The end of any year is an excellent opportunity to look ahead and re-evaluate your tech hiring goals. At the same time, you probably have a few questions. There are endless “hot” tech recruitment trends, but which ones should you keep a close eye on after the holidays conclude? How much has changed since this time last year? And most importantly, how will they impact your hiring strategy in the New Year?
Even though the demand for tech talent will continue to outpace the supply in 2018, plenty of other things across the tech hiring landscape will change. Here are a few technical recruitment trends to keep an eye on in 2018.
This is old news, right? Developers have always hated searching and interviewing for new jobs!
In a recent study by Robert Half, two-thirds of respondents said that they would “lose interest in a job if there was no follow-up within two weeks of an interview.” That’s still not brand new information until you consider that CIO.com says that 41% of CIOs agree that their interview processes are too long.
At the beginning of 2018, sit down with your engineering managers to evaluate your current interview process. Identify any points at which communication with candidates has broken down in the past. If there are stages that have proven to be unnecessary, consider eliminating them.
Do a quick Google search for “salary negotiation,” and you’ll find dozens of articles about how candidates can avoid lowball offers. But with the compensation data that is available to developers, there will be much less room for companies to offer below-average salaries.
In fact, more companies than ever before are sharing salary information in their job listings—and they’re getting an average of 60-75% more clicks, even when the range is on the lower end of the scale. In 2018, don’t be surprised if developers are even less interested in negotiating salary. Instead, offer what you can afford to pay, and be transparent about how you came to that number. Even if a developer declines, he or she will know that you valued them enough to offer the highest salary in your power.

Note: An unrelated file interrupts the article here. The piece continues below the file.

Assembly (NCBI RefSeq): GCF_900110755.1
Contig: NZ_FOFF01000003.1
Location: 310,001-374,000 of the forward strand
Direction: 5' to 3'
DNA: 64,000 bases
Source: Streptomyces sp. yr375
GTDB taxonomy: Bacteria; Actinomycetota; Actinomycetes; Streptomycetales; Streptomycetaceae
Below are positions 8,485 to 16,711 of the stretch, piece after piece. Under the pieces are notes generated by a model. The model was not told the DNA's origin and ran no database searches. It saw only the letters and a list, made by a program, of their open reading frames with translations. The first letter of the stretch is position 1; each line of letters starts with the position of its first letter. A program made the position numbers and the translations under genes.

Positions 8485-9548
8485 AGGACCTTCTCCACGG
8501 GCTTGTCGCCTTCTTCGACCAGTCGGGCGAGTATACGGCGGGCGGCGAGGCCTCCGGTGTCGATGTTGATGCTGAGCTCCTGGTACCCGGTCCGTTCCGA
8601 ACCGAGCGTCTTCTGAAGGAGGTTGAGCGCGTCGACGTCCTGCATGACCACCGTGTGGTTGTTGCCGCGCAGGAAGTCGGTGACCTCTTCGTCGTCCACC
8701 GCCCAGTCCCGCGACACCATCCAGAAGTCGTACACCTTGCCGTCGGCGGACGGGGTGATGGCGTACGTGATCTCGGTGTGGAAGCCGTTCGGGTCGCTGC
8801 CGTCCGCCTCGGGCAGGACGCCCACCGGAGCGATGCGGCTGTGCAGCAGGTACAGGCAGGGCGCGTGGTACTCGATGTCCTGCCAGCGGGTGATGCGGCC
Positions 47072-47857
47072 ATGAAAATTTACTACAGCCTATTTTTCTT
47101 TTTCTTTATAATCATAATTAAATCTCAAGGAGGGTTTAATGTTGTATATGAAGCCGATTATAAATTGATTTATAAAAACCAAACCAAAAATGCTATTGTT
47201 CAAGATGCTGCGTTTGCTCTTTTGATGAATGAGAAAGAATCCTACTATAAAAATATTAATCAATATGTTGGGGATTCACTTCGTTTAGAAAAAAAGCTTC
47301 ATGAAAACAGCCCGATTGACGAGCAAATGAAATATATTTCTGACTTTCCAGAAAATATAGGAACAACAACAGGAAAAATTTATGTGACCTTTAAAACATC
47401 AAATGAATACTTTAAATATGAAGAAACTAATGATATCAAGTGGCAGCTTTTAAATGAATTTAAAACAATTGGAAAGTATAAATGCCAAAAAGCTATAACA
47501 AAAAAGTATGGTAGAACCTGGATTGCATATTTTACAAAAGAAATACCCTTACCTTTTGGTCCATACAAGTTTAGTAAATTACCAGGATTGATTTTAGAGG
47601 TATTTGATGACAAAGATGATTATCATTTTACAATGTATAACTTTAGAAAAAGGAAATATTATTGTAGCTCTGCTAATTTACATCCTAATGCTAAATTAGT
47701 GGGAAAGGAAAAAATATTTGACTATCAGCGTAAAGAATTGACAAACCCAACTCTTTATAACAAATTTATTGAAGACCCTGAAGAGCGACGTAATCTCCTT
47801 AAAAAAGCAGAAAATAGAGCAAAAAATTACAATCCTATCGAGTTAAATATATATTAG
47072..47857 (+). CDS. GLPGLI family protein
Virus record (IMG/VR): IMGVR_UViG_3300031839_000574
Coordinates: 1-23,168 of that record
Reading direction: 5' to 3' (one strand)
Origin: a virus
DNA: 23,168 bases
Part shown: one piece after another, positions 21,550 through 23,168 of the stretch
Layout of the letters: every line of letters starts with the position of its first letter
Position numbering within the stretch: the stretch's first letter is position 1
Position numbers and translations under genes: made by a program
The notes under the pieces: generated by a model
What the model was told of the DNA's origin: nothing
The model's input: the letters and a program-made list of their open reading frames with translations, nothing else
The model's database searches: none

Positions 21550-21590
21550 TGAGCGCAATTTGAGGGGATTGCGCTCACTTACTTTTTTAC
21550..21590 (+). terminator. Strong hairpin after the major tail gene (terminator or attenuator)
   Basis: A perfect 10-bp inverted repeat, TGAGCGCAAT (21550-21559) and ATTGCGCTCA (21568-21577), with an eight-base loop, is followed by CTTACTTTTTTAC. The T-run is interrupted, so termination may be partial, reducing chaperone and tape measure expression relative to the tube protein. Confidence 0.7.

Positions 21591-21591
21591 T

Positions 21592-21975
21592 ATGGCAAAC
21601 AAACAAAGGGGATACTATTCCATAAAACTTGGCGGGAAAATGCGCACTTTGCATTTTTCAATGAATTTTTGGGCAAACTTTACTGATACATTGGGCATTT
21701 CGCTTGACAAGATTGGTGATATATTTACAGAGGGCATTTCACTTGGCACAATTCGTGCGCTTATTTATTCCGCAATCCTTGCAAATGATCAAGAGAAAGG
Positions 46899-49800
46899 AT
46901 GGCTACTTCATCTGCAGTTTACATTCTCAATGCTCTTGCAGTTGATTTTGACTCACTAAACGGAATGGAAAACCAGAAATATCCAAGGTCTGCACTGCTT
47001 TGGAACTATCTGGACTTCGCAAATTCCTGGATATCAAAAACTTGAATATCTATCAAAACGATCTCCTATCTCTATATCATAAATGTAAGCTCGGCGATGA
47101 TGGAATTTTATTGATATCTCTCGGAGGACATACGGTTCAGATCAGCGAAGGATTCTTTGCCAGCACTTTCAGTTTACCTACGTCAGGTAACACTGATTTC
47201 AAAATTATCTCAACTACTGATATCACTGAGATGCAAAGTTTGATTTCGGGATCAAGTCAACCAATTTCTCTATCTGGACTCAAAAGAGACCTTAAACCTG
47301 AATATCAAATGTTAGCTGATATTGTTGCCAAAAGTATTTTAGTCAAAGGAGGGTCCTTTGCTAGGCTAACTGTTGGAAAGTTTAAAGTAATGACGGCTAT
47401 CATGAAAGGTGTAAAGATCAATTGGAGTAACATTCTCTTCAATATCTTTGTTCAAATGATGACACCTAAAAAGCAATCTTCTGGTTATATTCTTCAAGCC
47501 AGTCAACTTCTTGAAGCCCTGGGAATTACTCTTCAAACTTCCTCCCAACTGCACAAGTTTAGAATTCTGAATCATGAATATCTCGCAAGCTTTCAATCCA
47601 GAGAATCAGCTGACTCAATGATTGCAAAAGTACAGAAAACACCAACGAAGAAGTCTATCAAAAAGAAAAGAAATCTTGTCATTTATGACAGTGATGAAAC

Most developers are paid well, but those paychecks don’t guarantee their financial well-being. When they have questions about managing their personal finances, it’s also impossible to be sure that they’ll know how to get the help they need.
Does this sound like a personal problem? On some level, sure. But MarketWatch recently reported that more than a quarter of millennials say financial stress affects their job performance. Additionally, a quarter of millennials also say that they feel physically ill because of financial anxiety. Want to improve your technical recruitment strategy in 2018? Start by paying them fairly for their skills. Then, consider how you can help them maximize the money that they’re earning.
The Pew Research Center found that 1 in 10 adults are “smartphone only” Internet users. Think that this doesn’t apply to job seekers? The reality is that its impact on talent acquisition is far from an exception to this statistic.
In 2018, there should be a renewed emphasis on the mobile candidate experience. Until recently, many people thought of a mobile job search as nothing but “click to apply” buttons, which enabled candidates to apply with one click (and without a cover letter). Still, while some developers probably browse job opportunities on their home desktops, plenty of others likely do their research on a mobile phone before they submit an application on another device.
Want to stay ahead of the competition in 2018? Work with your tech team to ensure that your careers website and employer branding content can be viewed easily on smartphones.